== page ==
Zolan, with his pet/sidekick, the catlike Climber, promptly abandons the girls to their own devices, and after a few chapters of interminable wandering, the triplets eventually encounter the Jar People. These are the survivors of an ancient race in hiding in the Dismals, who no longer exist in corporeal form and can only escape their underground realm by possessing another person. But only an evil one would do that. Unfortunately, one of their number, Tharn, has in fact gone the evil route. Possessing a man whose identity (when it is revealed at the climax) comes as no surprise, Tharn has escaped into the world above, where he has allied himself with dark powers and seeks to wreak havoc and do all the kinds of bad stuff fantasy villains enjoy. The girls' underground wanderings, which seem annoying and repetitive moreso than actually hazardous, were evidently a test to determine if they were worthy to serve and protect Zolan on his quest to go above ground and capture Tharn. What the Jar People might have done had they decided the girls didn't pass isn't explored, nor is the fact that Zolan seems far more skilled and capable in many ways than they are. (Sabina has to be rescued from near-death by her sisters at least twice in the book's first half.)

What torpedoed the book for me were two key failings. The first is purely a matter of taste: Norton's prose. I find it mostly just boring and pretentious reading, and in this regard she doesn't seem to have changed much in half a century. Occasionally her prose is such a vivid shade of purple that it veers into the ultraviolet. I find this kind of thing nearly unbearable to read; my eyes literally film over. Why some folks think it's good writing will always elude me. The other is that the story suffers from a lack of strong conflict. For the longest time we have no clear antagonist to identify. At first we suspect Udo and the kidnappers to be the bad guys, but then we learn they were opportunistically manipulated by the Jar People to get the girls into the Dismals. (Udo really turns out to be a big nobody when all is said and done.) We're halfway through the book before Tharn is identified. And exactly what it is he gets out of escaping into the world above and causing war between Alsonia and Gurlyon remains shrouded in obscurity. We never get a clear idea of Tharn's motivations — hell, we don't even see him until the end, in an obvious "surprise" reveal — which weakens his authority as a villain and makes us have less stake in the protagonists' peril.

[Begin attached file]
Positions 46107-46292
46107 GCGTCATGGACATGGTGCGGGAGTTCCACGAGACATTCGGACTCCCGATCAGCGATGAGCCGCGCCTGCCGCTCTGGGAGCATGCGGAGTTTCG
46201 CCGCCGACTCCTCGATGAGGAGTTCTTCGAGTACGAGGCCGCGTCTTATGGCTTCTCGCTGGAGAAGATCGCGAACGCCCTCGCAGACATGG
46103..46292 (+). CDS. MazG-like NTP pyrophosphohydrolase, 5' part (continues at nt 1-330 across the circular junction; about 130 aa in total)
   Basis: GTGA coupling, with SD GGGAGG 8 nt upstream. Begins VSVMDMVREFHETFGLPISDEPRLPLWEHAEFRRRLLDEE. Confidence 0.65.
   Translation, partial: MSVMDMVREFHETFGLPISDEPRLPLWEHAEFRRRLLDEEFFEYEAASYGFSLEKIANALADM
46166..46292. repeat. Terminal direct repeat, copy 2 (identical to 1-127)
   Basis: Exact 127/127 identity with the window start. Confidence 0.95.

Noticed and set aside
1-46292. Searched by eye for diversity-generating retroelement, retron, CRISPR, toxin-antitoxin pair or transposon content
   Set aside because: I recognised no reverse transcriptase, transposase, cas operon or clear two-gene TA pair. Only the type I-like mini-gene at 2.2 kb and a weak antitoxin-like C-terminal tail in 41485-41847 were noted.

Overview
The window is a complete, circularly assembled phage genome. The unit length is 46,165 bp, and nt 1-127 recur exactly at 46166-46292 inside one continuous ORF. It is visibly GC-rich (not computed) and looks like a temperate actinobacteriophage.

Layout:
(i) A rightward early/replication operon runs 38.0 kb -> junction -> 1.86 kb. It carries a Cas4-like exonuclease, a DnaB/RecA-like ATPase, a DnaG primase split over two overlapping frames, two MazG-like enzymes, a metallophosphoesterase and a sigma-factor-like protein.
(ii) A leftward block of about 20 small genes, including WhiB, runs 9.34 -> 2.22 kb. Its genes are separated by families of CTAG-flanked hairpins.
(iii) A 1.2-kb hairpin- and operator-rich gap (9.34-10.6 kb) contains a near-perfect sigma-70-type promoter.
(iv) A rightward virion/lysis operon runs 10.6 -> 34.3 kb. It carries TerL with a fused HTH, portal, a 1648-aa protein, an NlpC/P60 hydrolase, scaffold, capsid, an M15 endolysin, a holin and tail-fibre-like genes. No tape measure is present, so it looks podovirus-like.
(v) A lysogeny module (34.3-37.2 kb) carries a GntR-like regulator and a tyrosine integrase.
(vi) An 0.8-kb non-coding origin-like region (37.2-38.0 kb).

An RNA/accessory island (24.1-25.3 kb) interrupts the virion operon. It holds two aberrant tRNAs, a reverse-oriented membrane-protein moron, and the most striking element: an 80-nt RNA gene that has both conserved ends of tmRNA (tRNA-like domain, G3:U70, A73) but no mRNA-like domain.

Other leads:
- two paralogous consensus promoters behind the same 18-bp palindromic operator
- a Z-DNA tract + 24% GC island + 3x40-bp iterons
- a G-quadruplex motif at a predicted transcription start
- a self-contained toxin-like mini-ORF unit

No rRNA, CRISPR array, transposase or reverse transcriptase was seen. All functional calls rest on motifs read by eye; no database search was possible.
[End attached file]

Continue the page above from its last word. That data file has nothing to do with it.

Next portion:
Other problems are in the details. Norton is fuzzy on how the rules of magic work in her world. At first we are given the impression that the sisters' telepathic link is something extraordinary and special, something apart from the usual Talent that most people in the book possess. Later on we see them sending and receiving to everybody, and there doesn't seem to be much special after all about their being triplets. Also, Norton tosses in odd bits of randomness without setup or explanation. At one point the girls' mother causes Climber to transform into a humanoid being. They exchange a bit of dialogue, then Climber transforms back. Norton never clarifies how their mother did this or which form is Climber's real one, and the event doesn't reoccur and is never mentioned by any of the characters again. WTF?

By the end, I was so impatient to get out of this yawner of a saga that the climactic confrontation registered zero on the excitement scale. Had I not been reviewing this book I wouldn't have bothered to finish it. It saddens me to have to say so about the final novel in a career of such longevity and endurance.

The last chapter is titled "An Ending—?" But it seems that the Scorpy triplets' story has indeed come to an end. Then again, Norton had a number of protegés, some of whom are big names themselves. If Three Hands for Scorpio proves a popular seller amongst Norton's dedicated base, I suppose there's nothing stopping one of those writers from bringing these girls back and, quite possibly, giving them a really strong story worthy of them.